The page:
Slide 1: Propensity score matching

Slide 2: What is propensity score matching? Propensity score matching (PSM) is a statistical technique used in attempt to reduce bias of observational data.

Randomization is to randomized controlled trial as propensity score matching is to observation study.

Slide 3: Remember, randomization helps to control for bias by ensuring that treatment and control groups are the same. PSM does the same thing retrospectively. Let’s take a closer look…

Slide 4: How does PSM work? First, the researchers decide on a set of covariates to use. Covariates are baseline characteristics such as demographics, medical diagnoses, lab values, vitals, etc.

Next, a propensity score is derived for each subject based on covariates. Here, different scores are represented by different sizes of stars.

Slide 5: Subjects in the exposed group are then matched based on score to subjects in the unexposed group.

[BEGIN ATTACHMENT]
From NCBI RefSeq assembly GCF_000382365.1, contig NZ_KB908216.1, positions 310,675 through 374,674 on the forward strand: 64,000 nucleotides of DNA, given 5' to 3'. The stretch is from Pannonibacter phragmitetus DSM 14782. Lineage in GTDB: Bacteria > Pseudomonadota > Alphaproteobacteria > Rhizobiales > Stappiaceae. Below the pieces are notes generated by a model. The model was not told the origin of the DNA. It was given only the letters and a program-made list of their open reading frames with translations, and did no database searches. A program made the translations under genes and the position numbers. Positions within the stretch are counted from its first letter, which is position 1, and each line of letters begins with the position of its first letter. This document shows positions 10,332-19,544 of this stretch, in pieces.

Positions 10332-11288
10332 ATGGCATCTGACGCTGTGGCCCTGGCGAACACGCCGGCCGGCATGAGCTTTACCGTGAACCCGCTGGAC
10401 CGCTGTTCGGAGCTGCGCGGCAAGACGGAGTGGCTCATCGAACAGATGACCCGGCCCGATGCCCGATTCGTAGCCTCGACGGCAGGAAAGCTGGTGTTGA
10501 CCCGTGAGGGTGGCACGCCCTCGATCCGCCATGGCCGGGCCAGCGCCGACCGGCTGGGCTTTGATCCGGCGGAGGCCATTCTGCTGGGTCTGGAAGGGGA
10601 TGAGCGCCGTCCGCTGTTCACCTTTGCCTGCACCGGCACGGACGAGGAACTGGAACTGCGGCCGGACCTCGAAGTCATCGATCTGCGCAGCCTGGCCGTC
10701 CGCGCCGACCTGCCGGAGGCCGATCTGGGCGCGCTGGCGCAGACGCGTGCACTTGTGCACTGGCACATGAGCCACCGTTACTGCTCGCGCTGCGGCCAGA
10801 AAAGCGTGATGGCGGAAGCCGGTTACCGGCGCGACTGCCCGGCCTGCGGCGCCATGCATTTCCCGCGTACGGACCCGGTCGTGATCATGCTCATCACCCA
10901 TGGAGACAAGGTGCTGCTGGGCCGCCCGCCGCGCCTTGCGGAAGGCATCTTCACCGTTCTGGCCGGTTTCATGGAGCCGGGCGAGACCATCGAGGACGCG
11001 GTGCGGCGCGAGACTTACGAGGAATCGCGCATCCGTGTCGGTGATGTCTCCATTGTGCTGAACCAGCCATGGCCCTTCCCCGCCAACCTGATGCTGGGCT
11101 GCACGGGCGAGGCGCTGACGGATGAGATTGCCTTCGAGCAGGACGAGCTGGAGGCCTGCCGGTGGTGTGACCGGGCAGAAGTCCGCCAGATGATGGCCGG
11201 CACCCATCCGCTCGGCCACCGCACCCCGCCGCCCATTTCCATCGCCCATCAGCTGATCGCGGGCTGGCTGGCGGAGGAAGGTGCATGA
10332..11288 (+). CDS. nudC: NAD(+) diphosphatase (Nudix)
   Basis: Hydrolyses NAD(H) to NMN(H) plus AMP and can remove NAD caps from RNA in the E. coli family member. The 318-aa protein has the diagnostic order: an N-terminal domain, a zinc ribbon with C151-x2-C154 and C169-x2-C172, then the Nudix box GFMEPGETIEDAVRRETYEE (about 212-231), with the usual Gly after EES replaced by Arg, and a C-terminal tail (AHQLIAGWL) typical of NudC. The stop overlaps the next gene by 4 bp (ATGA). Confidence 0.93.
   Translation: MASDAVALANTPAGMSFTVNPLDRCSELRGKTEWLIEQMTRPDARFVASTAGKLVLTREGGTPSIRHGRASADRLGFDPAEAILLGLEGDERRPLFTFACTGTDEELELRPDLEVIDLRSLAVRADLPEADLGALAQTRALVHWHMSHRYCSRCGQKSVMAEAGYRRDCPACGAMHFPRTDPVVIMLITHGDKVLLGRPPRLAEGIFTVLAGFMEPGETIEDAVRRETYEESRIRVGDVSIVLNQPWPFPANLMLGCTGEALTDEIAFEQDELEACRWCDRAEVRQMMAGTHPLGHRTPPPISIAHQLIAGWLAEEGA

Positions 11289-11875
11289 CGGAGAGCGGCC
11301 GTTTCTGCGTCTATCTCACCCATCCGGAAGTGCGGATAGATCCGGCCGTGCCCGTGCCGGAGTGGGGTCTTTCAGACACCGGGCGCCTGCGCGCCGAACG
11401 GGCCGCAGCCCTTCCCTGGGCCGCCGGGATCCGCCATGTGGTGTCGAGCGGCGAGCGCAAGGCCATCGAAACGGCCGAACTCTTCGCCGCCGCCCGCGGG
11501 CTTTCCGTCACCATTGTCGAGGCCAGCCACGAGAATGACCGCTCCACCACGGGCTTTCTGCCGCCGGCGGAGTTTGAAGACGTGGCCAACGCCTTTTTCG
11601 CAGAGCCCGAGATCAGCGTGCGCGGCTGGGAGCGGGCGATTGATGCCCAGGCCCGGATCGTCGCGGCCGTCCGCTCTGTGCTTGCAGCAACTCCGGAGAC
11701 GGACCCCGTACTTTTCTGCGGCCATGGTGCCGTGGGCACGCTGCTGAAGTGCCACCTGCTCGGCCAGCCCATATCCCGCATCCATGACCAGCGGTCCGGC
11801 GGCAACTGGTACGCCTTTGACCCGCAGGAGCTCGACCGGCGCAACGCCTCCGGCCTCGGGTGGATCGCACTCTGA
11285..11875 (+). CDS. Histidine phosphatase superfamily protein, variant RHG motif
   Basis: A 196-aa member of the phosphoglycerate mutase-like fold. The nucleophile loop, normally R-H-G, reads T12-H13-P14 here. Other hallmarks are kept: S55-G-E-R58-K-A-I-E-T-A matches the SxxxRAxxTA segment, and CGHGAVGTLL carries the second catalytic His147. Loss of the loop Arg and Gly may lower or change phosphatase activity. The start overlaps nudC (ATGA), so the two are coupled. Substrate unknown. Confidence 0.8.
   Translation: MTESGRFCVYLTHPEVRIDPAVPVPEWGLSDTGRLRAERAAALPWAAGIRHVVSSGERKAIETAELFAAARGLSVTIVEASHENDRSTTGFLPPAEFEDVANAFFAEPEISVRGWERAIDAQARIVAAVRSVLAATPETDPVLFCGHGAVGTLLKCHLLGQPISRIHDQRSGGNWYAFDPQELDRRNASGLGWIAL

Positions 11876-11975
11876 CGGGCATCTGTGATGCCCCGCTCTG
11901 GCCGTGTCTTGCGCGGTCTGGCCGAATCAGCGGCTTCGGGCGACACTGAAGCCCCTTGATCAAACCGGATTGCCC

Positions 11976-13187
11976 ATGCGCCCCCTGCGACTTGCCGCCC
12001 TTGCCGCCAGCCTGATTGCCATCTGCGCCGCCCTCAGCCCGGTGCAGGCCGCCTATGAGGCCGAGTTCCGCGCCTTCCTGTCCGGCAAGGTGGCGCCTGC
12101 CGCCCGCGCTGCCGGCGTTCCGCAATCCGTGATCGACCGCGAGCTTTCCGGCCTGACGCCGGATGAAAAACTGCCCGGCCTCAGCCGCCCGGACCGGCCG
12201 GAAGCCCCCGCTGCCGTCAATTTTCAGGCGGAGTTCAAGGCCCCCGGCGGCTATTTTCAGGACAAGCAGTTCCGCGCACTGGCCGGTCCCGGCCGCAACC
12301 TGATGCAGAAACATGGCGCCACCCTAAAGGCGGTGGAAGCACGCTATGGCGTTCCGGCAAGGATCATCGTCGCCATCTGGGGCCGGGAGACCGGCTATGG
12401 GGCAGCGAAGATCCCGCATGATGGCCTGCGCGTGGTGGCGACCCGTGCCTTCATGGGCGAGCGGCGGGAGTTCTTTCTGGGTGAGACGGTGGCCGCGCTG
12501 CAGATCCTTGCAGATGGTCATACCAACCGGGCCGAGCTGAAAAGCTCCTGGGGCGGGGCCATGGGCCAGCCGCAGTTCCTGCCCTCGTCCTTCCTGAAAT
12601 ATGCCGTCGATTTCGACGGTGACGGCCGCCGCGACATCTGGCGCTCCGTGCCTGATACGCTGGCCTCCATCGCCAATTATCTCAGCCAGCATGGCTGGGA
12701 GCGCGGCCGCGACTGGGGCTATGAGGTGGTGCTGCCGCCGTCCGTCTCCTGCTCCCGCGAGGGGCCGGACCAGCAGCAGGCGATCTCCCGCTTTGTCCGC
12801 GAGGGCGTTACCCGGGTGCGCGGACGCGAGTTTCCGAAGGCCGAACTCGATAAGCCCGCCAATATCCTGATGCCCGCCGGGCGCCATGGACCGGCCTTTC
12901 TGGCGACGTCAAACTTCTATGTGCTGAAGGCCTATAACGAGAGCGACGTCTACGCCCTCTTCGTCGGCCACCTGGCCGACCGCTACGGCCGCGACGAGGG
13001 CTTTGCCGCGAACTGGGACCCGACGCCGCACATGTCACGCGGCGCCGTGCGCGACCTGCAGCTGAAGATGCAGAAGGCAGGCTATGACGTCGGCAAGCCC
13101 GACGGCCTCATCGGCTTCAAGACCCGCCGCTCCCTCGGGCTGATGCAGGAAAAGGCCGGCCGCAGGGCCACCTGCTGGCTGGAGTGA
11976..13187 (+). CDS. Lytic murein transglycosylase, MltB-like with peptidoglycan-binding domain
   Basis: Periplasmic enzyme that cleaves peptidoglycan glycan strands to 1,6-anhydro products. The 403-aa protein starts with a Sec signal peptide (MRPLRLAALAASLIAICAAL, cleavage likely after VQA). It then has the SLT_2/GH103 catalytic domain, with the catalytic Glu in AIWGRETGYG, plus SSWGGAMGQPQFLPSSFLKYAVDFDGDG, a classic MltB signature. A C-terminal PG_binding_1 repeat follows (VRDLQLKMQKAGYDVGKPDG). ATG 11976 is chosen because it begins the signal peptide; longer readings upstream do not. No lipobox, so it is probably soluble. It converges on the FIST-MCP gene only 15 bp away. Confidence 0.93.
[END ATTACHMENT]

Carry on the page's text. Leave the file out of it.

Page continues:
Notice that within the matched study group, the exposed group and the unexposed group are the same.

Slide 6: Pearls and Pitfalls. Relative to other adjustments techniques such as regression, PSM reduces bias because selection of matched pairs can be pre-specified before outcome assessment.

Success of the approach relies on adequate sample size. (There must be enough people who are similar enough to be matched in both groups!)

Beware of residual confounding! You can only adjust for the variables that you measure and include in the model.


  • Austin PC. An Introduction to Propensity Score Methods for Reducing the Effects of Confounding in Observational Studies. Multivariate Behav Res. 2011 May;46(3):399-424. PMID 21818162.
  • Haukoos JS, Lewis RJ. The Propensity Score. JAMA. 2015 Oct 20;314(15):1637-8. PMID 26501539 .

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